Many years and a few careers ago, I was working as a program coordinator for a University office. The job was lovely in a lot of ways - I worked on the same beautiful campus where I had just completed a graduate degree, I came to know brilliant and interesting folks in departments where I never imagined I'd tread (astrophysics, anyone?), and on multiple occasions, I got to eat a really good sandwich.
Once a quarter, we'd gather a group of graduate students for a little meeting-work session thing and order sandwiches from Jerry's. Jerry's, with a sandwich menu five pages long. Jerry's, who organized those sandwiches by protein (the only logical way to organize a sandwich menu that big and I still love them for it). Jerry's, up on Madison back then, who would lovingly drive a relatively modest catering order all the way down to 59th & Ellis, those angels. Jerry's, who introduced me to salmon on bread.
Sure, I'd had plenty of salmon fillets for dinner growing up. I'd even discovered salmon Caesar salad in the early aughts and felt immensely pleased with my sophistication.
But this sandwich. I should point out now that it is no longer on Jerry's menu. (I checked before cobbling together this salad, looking for some guidance.) Seems they've moved on to even more inventive pastures, so all I can do is tell you about it from my memory. And my memory of it contains a few elements that were probably there, but two that were definitely there.
A soft, sturdy Turano roll was probably there. Also lettuce, probably shredded and crunchy. Maybe thin slices of onion? I can't be sure. Seems like fresh dill would make sense, but I can't swear it. But most definitely I can tell you this sandwich came filled with well-seasoned roasted salmon fillet - pink and substantial, salted and peppered, broken up by hand - and a bright lemon mayo.
On a day a few weeks ago that looked like spring but felt decidedly like winter, studying the contents of my fridge at lunchtime, wondering just how long those radishes had been bumping around, wondering if I'd had the decency to spare an adequate serving of brown butter roasted salmon from my maw at dinner the night before, I remembered the sandwich. And I remembered there was pretty red butter lettuce somewhere in the back of the fridge. And maybe, fingers crossed, one more medium-boiled egg. And those elderly radishes. And if I didn't have enough salmon to recreate Jerry's sandwich, I certainly had enough for a salad.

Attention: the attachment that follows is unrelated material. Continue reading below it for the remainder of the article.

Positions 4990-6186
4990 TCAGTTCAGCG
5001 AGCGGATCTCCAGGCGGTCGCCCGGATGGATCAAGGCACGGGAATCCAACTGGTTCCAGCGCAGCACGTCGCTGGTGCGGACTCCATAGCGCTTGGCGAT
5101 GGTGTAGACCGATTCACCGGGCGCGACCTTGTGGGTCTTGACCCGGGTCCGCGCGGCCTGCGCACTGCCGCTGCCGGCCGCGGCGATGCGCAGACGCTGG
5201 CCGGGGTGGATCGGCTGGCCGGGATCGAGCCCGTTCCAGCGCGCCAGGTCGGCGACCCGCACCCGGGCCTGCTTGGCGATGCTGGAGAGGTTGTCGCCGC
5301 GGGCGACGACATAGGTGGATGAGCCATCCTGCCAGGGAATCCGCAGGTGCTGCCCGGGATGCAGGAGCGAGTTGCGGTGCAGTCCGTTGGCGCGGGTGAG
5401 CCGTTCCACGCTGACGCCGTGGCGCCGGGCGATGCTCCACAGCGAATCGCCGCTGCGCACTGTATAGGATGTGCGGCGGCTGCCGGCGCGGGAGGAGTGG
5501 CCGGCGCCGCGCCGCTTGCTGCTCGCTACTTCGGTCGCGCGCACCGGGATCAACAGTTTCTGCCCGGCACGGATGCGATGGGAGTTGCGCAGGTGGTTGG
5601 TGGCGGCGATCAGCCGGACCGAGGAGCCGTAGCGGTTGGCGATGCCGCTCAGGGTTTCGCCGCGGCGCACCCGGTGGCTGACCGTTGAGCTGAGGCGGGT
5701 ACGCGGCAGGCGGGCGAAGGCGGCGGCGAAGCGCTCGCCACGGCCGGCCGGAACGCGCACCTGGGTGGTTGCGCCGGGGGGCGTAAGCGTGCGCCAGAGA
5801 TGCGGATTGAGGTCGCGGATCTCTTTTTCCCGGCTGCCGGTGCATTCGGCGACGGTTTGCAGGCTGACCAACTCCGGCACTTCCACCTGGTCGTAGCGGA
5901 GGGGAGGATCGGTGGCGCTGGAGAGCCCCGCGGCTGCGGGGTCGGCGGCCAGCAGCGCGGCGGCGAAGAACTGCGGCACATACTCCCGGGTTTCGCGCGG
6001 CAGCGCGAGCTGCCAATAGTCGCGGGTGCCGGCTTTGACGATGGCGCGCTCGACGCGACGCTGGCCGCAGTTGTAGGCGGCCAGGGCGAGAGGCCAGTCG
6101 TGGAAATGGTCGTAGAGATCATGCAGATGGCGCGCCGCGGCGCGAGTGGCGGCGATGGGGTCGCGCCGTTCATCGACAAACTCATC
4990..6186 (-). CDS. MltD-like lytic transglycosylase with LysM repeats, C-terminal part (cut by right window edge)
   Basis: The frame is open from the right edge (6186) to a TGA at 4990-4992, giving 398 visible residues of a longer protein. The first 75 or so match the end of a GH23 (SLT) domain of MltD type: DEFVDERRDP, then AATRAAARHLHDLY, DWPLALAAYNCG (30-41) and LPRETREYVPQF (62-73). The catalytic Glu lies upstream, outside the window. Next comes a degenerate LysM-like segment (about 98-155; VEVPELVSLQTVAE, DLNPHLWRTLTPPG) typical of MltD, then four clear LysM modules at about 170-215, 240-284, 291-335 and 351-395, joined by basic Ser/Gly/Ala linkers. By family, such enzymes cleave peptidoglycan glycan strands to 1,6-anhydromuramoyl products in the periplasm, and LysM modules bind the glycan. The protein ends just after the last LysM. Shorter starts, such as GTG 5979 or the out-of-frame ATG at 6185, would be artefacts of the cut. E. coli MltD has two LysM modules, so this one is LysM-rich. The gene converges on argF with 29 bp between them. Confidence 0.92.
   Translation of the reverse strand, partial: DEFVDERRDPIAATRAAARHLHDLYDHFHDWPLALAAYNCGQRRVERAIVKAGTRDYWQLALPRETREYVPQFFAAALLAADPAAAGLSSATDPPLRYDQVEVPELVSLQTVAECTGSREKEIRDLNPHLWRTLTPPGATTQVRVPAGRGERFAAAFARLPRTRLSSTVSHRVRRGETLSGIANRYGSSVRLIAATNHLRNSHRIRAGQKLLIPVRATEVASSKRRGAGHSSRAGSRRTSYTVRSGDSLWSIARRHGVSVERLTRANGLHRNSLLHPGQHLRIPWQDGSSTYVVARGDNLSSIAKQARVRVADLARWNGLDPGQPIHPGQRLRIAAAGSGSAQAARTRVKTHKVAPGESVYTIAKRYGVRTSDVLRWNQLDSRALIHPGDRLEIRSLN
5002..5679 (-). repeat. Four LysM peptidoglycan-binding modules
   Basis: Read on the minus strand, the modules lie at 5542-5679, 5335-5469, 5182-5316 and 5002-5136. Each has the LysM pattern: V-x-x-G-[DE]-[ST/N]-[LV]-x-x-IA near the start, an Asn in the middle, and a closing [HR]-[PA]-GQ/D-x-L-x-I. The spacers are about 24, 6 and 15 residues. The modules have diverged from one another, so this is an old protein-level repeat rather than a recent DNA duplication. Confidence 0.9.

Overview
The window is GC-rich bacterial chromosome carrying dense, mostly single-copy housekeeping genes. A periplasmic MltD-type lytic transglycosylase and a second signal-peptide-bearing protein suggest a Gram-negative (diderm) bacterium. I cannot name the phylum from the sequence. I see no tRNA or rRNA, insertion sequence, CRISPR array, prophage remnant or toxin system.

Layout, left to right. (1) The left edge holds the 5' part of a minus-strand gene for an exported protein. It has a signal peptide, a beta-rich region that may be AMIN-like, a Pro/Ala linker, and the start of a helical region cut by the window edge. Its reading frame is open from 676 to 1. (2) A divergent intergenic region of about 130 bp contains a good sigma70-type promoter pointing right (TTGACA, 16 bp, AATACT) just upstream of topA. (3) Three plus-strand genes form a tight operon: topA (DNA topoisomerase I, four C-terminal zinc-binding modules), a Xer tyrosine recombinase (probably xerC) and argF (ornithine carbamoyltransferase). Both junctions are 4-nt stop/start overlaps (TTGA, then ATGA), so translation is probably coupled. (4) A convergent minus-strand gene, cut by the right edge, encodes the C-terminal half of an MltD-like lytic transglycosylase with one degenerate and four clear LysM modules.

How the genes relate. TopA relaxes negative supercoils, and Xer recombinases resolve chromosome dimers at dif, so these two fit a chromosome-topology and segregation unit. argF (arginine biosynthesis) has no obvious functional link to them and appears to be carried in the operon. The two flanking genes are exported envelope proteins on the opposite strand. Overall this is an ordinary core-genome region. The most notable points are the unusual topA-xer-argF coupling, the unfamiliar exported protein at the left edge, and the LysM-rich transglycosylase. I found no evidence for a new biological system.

The only question mark was the dressing. I couldn't make a sandwich-inspired salad without a creamy, kicky dressing, an homage to that lemon mayo. After a few tests, I finally hit on something that brought out the richness of the salmon and boiled egg, and rounded out the cool crunch of the radish and lettuce.
I think most of the magic here is in the variety of textures and the way that, like any truly good entree salad, you can make each bite a little bit different. It's made to use up leftover salmon, like the brown butter roasted salmon here, but it's pretty transcendent if you want to use warm, just-cooked salmon. In the name of kitchen economy, if you don't feel like going out and buying fresh parsley and dill when you have everything else or wouldn't use it other than in this salad, don't. But if you're a fresh herb fiend like I am, they're worth the bit of extra effort. This salad is downright beautiful considering it can essentially be made from fridge scraps - leave the shapes irregular and the texture a bit craggy to catch the dressing and herbs.
Salmon and Radish Salad with Lemon Aioli Dressing
For the dressing:
4 tablespoons mayonnaise
zest and juice from 1/2 a lemon
1 teaspoon olive oil
1/2 clove, or 1 small clove, garlic, grated
Salt and pepper to taste
For the salad:
1 head butter, Bibb, or Boston lettuce leaves, washed and dried
1/2 recipe brown butter roasted salmon, or other cooked salmon, chilled or warm
2 medium-boiled (I like mine at 6.5 or 7 minutes) or hard-boiled eggs, peeled and cut into quarters
3 medium radishes, cut into eighths
1/4 cup fresh parsley and/or dill, very roughly chopped
Salt and pepper to taste
In a small bowl, whisk together the dressing ingredients. Taste to check seasoning and add salt and pepper as desired. You can make the dressing a day or two in advance, which can also help temper the fresh garlic taste. Store extra dressing in a jar, refrigerated, for up to a week.
On a large plate or platter, assemble the lettuce leaves. For the larger outer leaves, tear into pieces just bigger than bite-sized. For the medium and small leaves, leave whole. Tuck large leaves behind small ones, and vice versa, so there are plenty of nooks and crannies to nestle the other salad ingredients.
Break up the salmon gently with your hands and place the rough pieces on and between the lettuce leaves. Do the same with the eggs and the radish wedges. Spoon the dressing all over the salad, holding the spoon at a height for a light drizzle, rather than a heavy pool. Scatter the herbs across the salad, then do a final season with salt and pepper.
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